Summer weather over here tends to be very humid and sunny. Temperatures would hover around the 75-80 mark. Our late July/early August temperatures can get to around 85-90 degrees. Be prepared for the cold winters though, with wind chill like no tomorrow.

As for neighbourhoods, I'd look into some place along the Bloor-Danforth line, since you want to have easy subway access. Some of the apartments along there are very affordable. Beyond the transportation criteria, I don't know what else to suggest. You should really pay a visit first before you decide on any area for obvious reasons.
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Old 06-13-2010, 10:58 PM
 
4,282 posts, read 15,129,637 times
Reputation: 3981
Quote:
Originally Posted by scottykick View Post
I have been looking for a place to relocate to, I am a born and raised New Yorker and am looking to move for no other reason then looking to try someplace else, and I had a decent list of places to research in the states (San Diego, Los Angeles, Pittsburgh, Minn/St. Paul, Seattle & DC) then I thought by limiting myself to just the U.S. I may be cutting myself short.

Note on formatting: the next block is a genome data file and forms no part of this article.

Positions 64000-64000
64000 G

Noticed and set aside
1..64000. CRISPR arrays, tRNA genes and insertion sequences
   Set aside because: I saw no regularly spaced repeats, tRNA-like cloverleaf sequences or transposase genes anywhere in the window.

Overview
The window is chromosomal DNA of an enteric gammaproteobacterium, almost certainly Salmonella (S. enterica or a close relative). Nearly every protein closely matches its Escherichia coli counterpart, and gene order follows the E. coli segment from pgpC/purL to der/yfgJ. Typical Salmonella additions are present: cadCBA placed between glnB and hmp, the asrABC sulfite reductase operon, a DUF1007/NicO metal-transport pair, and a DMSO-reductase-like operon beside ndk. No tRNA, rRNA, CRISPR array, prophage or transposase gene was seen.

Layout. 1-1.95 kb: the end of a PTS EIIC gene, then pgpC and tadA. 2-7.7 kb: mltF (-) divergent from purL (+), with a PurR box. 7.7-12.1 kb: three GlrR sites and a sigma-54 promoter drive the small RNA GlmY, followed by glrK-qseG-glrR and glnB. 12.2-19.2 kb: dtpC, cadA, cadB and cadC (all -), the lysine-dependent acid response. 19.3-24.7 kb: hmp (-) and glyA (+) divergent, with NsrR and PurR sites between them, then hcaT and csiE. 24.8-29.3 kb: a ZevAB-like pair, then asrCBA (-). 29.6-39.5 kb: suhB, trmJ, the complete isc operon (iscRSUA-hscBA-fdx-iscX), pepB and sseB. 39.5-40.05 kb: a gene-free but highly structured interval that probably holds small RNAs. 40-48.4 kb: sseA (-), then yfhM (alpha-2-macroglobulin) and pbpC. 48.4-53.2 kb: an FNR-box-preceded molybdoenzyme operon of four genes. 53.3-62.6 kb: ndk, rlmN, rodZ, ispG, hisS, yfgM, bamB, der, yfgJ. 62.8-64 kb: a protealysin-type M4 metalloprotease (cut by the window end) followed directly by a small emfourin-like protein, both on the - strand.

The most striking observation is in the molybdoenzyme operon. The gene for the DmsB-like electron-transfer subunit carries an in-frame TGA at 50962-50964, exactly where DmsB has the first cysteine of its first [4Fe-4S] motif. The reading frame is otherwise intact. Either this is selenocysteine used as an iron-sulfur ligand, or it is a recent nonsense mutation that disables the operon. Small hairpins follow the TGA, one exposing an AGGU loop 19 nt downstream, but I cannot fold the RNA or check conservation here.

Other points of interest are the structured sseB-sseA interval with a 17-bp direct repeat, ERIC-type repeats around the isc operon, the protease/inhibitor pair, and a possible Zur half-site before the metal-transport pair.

I am use to not needing a car, I like not having the added expense and have no problems with walking and using mass transit to get to wear I need to. I am originally from Queens and have been in Brooklyn for 5 years now, so I am use to commutes on the subway ranging from an hour and a half to 20 minutes.

I am a big sports fan, doesn't matter what sport but baseball & hockey are my top two, how are the areas near the stadiums and arenas or areas with access to transit to get to them...would tickets to Leafs games be near impossible to get?

I actually dislike hot weather, anything above 85 degrees with humidity and I just feel uncomfortable, and am more then comfortable in cold weather. I guess climate wise San Diego is about perfect for anyone with the average year round temp of about 75 degrees.

What areas of Toronto would be a good fit for me? and what if any paper work would I need to live there coming from the states?

Thanks.

Well, that's the potentially tricky bit, isn't it?

Canada is a separate nation from the United States and has distinct immigration rules --- there's a lot more to moving here than just arriving with a suitcase.

Information on immigration categories and procedures is available on the Citizenship and Immigration Canada web site Welcome Page | Page d'accueil


It is possible (though not legal) to enter the country as a visitor and simply not leave, but there are particular disadvantages to going that route. Those in Canada as visitors are not permitted to work or attend school. They are not covered by government health programs.

Most importantly, they are not guaranteed re-entry to the country should they leave to go on holiday. This scenario could see one barred from entering Canada while having all their household effects still in the country.

Immigrating legally is not quick, easy, or cheap.